Great IR Thinkers: Kenneth Waltz

Man, the State and War: an IR classic. Image:

“Since war begins in the minds of men, it is in the minds of men that the defences of peace must be constructed.”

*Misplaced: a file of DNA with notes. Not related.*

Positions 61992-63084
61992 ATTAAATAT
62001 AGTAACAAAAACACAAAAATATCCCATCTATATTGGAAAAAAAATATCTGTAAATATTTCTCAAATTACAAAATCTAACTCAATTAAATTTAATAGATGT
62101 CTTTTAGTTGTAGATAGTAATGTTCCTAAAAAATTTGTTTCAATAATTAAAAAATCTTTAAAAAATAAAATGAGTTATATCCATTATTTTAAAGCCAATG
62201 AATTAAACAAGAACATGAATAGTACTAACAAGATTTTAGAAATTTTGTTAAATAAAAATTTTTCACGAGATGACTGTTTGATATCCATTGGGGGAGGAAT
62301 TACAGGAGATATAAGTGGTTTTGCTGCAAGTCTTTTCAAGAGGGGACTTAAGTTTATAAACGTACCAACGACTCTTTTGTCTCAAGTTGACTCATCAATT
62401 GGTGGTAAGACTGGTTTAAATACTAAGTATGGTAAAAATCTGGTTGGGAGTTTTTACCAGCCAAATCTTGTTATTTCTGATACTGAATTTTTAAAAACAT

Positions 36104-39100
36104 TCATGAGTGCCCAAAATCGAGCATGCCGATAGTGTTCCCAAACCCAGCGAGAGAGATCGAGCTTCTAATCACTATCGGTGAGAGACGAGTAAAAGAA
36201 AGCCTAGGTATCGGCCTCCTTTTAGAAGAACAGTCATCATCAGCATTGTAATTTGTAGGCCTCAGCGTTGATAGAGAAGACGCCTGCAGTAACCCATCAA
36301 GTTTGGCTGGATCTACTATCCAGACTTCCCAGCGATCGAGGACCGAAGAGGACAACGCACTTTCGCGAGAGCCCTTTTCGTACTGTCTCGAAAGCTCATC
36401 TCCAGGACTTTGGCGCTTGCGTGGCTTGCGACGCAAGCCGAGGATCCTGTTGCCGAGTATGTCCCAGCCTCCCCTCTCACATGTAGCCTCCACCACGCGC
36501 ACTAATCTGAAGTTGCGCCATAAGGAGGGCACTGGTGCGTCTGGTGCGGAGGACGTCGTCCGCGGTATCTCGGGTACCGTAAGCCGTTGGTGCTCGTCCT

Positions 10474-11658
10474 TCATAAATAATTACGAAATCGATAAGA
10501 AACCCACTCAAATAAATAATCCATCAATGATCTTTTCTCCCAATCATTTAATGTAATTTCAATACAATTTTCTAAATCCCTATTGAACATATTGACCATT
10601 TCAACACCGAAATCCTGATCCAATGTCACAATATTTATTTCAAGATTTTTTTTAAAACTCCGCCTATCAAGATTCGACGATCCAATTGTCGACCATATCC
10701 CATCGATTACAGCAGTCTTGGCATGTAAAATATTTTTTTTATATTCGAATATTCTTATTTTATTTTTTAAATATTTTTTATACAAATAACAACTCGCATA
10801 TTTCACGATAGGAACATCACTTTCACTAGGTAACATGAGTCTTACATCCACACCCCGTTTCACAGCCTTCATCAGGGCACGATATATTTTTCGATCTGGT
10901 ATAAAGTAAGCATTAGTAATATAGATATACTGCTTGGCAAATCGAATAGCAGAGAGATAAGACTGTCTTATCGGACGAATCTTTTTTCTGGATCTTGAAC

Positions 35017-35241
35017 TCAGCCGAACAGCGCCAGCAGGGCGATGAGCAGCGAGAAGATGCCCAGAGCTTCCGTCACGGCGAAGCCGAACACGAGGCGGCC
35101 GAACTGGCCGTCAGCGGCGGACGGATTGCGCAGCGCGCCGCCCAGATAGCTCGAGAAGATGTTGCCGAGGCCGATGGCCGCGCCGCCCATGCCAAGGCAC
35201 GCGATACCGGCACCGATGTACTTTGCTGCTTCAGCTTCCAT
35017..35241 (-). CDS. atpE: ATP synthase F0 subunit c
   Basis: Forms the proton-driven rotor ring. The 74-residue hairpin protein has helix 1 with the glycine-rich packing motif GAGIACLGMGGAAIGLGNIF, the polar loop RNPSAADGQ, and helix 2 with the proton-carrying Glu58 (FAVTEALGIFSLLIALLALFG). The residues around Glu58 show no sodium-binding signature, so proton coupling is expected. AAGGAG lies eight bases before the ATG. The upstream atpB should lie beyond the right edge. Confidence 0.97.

In June of 2009, the journal International Relations devoted an entire issue (in two parts) to a man it described as “The King of Thought.” The occasion was the 30th anniversary of the publication of Theory of International Politics and the 50th anniversary of Man, the State and War. As Ken Booth wrote in the issue’s introductory essay: “…the justification for a project to celebrate and re-examine these classic books needs little elaboration.  Nor is the stature of their author in any doubt, as is testified by the following recent endorsements by leading figures in the field: ‘Kenneth Waltz is the most important international relations theorist of the past half century’ (John J Mearsheimer); ‘Kenneth Waltz is the pre-eminent international relations theorist of the post-World War II era’ (Stephen M Walt); and ‘Kenneth N Waltz is the pre-eminent theorist of international politics of his generation’ (Robert O Keohane).”  “Intellectually speaking,”  Booth continues, “we are all Waltz’s subjects, whether we be loyal disciples, friendly critics, or rebellious opponents: the discipline defines itself in relation to the authority of his work.”